Adopting one of four forms, CSP installations are able to make use of their tracking systems and follow the sun to maximize the amount of sunlight the installations direct which drives the heat engine.  The four forms are: a parabolic trough; a parabolic dish (dish Stirling) system (as part of the Stirling engine system); a linear Fresnel reflector; and a solar tower.

This CSP family can be neatly divided according to focus type or receiver type.  In terms of receiver type, the two groups are: fixed, and mobile.  With regards to the focus type, the two categories are: line focus; and point focus.  Figure 1 is an illustration showing the different focus and receiver types. 


Figure 1: Illustration of the receiver types and focus types found in the family of CSP technologies.  Credit: International Energy Agency

In fact, in terms of CSP projects, the use of parabolic trough and solar power towers are the most popular due to their ability to receive more sunlight (parabolic trough) and handle high temperatures and track sunlight on two axes (solar power tower).  As such, this article will narrow its attention and provide an overview to both technology subgroups.

Overview of CSP Systems Using Parabolic Troughs

A parabolic trough system is a mature technology in the CSP family.  This system consists of a row of (connected) u-shaped reflectors that are equipped with an absorber tube positioned at the focal point (which is roughly in the center) that runs the entire length of the reflector.  Figure 2 is a schematic of a typical parabolic trough, and Figure 3 is a photograph of a parabolic trough as used commercially.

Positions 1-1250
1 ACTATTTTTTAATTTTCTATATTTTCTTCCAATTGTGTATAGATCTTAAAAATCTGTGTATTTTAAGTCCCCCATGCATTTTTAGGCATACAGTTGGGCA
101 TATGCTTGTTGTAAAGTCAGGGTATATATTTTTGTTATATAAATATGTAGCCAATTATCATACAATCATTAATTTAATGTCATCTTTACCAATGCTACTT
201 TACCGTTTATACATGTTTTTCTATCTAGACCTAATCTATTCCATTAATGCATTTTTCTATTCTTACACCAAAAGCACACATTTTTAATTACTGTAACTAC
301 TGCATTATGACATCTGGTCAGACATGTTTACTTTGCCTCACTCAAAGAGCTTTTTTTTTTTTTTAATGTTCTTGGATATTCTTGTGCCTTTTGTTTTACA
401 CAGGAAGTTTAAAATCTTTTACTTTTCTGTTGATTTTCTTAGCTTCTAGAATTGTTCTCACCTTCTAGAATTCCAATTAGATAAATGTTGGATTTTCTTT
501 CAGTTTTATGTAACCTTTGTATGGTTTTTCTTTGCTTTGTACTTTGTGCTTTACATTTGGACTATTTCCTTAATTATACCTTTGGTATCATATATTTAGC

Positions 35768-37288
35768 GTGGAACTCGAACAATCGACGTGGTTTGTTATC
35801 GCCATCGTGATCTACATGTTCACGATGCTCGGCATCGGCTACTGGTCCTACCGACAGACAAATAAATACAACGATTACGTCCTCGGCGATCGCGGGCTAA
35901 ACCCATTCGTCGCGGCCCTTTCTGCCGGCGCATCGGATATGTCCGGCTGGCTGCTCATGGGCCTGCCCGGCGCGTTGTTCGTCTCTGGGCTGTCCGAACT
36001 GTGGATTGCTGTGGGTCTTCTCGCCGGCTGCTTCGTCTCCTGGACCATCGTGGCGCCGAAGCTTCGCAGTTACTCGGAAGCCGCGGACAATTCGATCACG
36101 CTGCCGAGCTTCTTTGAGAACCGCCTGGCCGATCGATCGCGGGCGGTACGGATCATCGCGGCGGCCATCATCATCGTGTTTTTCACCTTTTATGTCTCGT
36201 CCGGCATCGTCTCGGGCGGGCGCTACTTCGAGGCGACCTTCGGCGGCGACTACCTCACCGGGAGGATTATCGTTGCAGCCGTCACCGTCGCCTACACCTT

Figure 2: Schematic of a parabolic trough, consisting of reflector and absorber tube.  Credit: National Renewable Energy Laboratory (NREL)

      The absorber tube contains a heat transfer fluid, usually synthetic oil.  As sunlight strikes the reflector and is directed to the absorber tube located at the focal point, the temperature of the oil heats up to around 400 degrees Celsius.  The absorber tubes are part of a maze of tubes that lead to a heat exchanger. 

As the oil synthetic heats up, the water in the heat exchanger is heated and this produces steam.  This high-pressure steam is then used to power a steam turbine, producing electricity that can be utilized for businesses and homes.  The water is then cooled down (the process of condensation via air cooling) and then returned to the CSP system.

Commercial Realities of Parabolic trough-based CSP

Abengoa Solar (Spain), NextEra Energy Resources (USA), and Solar Trust of America (USA) are three large entities in the field of CSP using parabolic troughs.  Abengoa Solar, a subsidiary of Abengoa, operates the largest solar projects in Europe.  The Solúcar Complexis a mix of solar thermal technology (another name for CSP) and photovoltaic technology.  When the project is fully constructed and operational, the final output will be 300 megawatts (MW); currently, the project has an output of 183 MW, providing electricity for 94,000 households. 

NextEra Energy Resources is the largest generator of solar energy in the United States, and a significant player in California in particular.  In 2011, NextEra Energy Resources was granted permission to construct the 250 MW Genesis Solar Project which will provide electricity for 88,000 households.